Isabel Losada commanded an audience of creative writers, aspiring poets and novelists at Heart on Wednesday night as she gave advice, drawing from her own hardships in striving to become a published author.
Before she even broached the topic of writing or publishing houses, Losada conscientiously took it upon herself to make sure everyone could see her. This meant kindly asking the tall attendees to move to the back, the shorter ones to come forward and even making sure there was adequate space between each audience member.
You can’t help but be affected by Isabel’s infectious energy. She speaks emphatically with her hands, seemingly always in motion. It is no wonder that aside from writing, Losada’s other professions have included: dancer, actor, singer, and broadcaster. Her thespian skills emerged as she and a brave volunteer demonstrated in a short sketch how a writer cannot sell their work (or a broom in this case) if they don’t believe in it.
Perhaps the most valuable advice that Losada gave was also the most honest; that despite the glamourised perception of being a published author, as a writer she was earning less than minimum wage. Losada also admitted that despite a writer’s tendency to agonize over sentence structure, ultimately publishers only care whether the book will sell or not.
Losada also stressed that a writer should take it upon themselves to strategise a marketing plan as publishers often don’t make the effort to market a writer under their wings. Because of this a writer should ask themselves some very important questions:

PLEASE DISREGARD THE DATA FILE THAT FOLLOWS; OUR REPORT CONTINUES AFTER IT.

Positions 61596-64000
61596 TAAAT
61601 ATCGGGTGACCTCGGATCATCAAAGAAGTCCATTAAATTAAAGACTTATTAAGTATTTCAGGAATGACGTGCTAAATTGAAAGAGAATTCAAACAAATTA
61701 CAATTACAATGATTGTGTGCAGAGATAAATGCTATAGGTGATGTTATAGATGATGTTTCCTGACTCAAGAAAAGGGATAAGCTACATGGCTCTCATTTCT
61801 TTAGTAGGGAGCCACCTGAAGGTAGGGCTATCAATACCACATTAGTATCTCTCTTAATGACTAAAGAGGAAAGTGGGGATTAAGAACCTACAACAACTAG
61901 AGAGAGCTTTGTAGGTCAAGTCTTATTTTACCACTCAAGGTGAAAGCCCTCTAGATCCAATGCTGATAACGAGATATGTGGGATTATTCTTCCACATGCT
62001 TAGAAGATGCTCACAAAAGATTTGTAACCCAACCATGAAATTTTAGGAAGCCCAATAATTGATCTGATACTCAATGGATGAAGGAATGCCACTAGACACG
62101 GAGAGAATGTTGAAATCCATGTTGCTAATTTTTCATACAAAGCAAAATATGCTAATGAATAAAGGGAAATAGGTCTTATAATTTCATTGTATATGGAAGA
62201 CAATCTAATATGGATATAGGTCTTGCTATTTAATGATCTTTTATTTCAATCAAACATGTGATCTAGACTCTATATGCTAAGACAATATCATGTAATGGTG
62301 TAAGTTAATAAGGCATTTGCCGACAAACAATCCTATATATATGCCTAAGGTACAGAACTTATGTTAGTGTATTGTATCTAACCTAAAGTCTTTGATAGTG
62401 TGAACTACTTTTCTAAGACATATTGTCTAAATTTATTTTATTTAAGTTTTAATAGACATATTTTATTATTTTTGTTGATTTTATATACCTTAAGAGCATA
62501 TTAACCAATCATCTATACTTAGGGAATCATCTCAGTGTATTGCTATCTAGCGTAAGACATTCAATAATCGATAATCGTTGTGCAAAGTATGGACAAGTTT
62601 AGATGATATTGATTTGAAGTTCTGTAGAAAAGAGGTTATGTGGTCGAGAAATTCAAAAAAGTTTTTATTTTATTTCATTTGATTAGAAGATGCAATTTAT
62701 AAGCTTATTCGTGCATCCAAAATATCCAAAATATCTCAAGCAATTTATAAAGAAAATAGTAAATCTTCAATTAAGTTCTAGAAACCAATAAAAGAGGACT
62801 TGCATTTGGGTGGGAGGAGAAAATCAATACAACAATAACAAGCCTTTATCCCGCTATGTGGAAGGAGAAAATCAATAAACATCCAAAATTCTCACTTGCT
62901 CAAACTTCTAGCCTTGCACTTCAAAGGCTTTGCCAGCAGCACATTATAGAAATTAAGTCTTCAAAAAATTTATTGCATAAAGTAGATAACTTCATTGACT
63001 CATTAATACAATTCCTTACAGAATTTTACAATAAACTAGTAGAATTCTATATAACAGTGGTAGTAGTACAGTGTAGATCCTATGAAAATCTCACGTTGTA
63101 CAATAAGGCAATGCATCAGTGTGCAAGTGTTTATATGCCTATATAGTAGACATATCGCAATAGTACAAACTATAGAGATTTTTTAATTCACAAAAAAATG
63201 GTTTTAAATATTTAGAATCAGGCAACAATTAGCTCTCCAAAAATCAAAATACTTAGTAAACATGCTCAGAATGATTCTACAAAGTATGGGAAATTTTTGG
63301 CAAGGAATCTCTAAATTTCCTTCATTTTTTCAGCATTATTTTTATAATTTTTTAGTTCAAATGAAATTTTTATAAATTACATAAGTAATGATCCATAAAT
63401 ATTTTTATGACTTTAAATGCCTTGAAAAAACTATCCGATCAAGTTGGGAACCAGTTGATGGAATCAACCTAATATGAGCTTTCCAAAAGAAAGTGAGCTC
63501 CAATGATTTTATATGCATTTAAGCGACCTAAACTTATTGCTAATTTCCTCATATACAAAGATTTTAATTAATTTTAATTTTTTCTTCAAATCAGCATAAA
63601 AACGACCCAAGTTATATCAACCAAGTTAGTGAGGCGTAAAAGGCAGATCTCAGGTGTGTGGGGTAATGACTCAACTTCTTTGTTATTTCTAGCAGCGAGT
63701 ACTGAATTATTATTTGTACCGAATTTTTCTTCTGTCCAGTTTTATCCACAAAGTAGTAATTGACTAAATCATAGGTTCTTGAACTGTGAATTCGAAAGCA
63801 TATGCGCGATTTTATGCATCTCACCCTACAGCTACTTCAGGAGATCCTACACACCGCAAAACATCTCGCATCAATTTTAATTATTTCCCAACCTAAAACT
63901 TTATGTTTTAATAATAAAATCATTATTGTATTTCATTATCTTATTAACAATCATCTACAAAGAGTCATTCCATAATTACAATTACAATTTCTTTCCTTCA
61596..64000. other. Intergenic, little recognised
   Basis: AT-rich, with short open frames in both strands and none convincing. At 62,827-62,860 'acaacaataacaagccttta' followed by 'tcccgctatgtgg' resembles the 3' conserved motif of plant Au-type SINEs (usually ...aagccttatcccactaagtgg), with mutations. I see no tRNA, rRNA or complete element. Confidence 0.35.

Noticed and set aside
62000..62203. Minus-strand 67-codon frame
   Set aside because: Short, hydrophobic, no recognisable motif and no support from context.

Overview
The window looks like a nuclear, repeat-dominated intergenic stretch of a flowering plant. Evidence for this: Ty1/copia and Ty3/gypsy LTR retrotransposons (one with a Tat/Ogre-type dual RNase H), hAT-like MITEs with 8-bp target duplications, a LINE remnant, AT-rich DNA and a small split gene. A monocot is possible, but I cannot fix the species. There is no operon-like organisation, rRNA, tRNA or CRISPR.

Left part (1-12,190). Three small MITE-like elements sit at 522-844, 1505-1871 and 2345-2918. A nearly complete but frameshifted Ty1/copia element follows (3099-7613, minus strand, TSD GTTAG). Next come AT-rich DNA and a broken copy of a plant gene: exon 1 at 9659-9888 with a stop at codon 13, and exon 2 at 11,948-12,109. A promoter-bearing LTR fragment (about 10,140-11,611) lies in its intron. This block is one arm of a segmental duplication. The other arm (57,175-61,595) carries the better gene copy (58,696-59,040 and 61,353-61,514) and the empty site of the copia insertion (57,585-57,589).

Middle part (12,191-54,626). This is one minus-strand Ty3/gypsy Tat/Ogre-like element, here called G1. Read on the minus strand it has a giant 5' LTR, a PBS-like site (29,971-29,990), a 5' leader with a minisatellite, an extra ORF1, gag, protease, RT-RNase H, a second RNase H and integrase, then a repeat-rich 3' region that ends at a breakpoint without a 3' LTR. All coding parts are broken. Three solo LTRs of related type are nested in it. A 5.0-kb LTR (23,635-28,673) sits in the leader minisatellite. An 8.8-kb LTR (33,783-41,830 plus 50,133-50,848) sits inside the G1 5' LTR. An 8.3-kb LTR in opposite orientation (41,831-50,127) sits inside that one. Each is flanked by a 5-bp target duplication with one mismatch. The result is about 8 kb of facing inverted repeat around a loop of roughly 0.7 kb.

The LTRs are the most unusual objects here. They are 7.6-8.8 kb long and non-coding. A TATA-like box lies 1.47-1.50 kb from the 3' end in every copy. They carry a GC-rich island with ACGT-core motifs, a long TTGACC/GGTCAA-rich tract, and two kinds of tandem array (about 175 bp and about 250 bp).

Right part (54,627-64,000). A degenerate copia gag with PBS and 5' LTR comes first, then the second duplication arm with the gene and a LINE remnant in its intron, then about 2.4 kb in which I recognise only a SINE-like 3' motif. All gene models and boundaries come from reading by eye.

- If my book was published, what section of the bookstore would it be in?
- What is my book similar to and how did this book sell?
- Where does my book fit into the marketplace?
When submitting work Losada said it was best to be tactical: approaching as many publishing houses and agents as you could, sending one chapter, sending three chapters, or merely resending material that was “rewritten”.
If a writer wanted to be successful, Losada advised they should make sure the first page of their submission was compelling, was free of spelling mistakes, and that it was okay to phone up an agent before to ask practical information about submission guidelines.
Drawing near the end, Losada read excerpts from her many rejection letters which all seemed to contradict each other making for a lighthearted reflection. Rejection letters should be welcomed, she stressed, because if a writer didn’t have any, they obviously weren’t trying.
Losada recently published The Battersea Park Road to Enlightenment, a book in which she describes her foray into alternative practises and therapies such as tantric sex, astrology, tai chi, colonic irrigation, and rebirthing in an attempt to become a happy Westerner.
A followup, The Battersea Park Road to Paradise deals with Losada’s introduction to Vipassana meditation, the teachings of Anthony Robbins, shamanism, and feng shui will be published in May.
For any wordsmith looking for straight forward advice on publishing, Losada will certainly give it, sprinkled with a theatrical flair and energetic delivery.
Christina is a freelance copywriter with experience in social media who received a B.A. in English at the University of Louisville in 2009 and settled in the United Kingdom in 2010.